The COA first held that, contrary to the district court's holding, Mr. Crane could not have been violating other pedestrian laws (like failing to cross at a crosswalk). Finally, the COA observed that simply consuming alcohol does not equate with being a hazard:
While it is clear from the record Crane had consumed alcohol, what is not clear is that he was intoxicated and a hazard in crossing the street to his friend's house. He crossed the street in a legal fashion, he had successfully crossed one street before the officers moved in to arrest him, he was able to walk and communicate successfully, and there were no cars approaching from either direction before or after Crane crossed the street. When the totality of the circumstances is considered, no objectively reasonable police officer would have had probable cause to arrest Crane for being a pedestrian under the influence. All evidence of criminal wrongdoing obtained after Crane's unlawful[Update: the state did not file a PR and the mandate issued on December 28, 2015.]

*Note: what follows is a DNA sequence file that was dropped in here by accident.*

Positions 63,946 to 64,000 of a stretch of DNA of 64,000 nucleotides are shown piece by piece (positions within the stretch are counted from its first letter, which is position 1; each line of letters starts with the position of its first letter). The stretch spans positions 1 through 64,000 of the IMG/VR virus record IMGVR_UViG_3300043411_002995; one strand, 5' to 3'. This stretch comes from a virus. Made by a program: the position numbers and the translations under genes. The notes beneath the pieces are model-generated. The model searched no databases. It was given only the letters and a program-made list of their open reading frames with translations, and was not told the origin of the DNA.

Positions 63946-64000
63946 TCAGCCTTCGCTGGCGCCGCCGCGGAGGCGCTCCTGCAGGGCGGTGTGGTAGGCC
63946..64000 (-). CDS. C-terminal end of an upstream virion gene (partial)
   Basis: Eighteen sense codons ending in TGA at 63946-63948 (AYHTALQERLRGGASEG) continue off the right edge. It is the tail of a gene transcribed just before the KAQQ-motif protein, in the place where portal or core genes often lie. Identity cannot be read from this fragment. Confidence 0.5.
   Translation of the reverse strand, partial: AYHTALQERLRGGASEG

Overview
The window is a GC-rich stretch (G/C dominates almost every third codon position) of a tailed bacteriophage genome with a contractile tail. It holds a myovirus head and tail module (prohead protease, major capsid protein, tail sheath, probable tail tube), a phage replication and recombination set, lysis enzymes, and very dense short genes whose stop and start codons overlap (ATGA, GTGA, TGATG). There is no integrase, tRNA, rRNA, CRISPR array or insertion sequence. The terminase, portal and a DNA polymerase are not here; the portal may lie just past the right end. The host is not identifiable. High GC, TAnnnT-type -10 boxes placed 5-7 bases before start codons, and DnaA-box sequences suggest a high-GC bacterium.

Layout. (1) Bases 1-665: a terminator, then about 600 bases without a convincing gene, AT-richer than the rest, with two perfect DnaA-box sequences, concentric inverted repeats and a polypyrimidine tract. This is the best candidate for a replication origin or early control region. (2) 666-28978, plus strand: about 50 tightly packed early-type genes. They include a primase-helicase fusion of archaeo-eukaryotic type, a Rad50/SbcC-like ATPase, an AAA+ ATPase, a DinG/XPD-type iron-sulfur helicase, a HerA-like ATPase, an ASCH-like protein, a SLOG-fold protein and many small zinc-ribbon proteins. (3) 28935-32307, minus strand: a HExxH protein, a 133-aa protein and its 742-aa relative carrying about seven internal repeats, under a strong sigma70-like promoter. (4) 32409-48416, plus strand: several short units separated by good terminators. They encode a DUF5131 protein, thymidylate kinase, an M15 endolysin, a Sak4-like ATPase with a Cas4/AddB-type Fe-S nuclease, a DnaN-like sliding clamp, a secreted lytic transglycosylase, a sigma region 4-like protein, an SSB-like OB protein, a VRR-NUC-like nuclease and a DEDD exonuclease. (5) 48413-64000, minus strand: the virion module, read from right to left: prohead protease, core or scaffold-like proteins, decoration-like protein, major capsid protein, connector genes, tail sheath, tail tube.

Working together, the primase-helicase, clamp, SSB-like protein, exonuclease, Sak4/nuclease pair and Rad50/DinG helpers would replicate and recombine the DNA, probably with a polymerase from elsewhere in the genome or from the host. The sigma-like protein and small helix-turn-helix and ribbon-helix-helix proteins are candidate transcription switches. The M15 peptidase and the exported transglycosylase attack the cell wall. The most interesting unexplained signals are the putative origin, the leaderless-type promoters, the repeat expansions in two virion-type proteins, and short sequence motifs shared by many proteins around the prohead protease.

seizure was therefore tainted.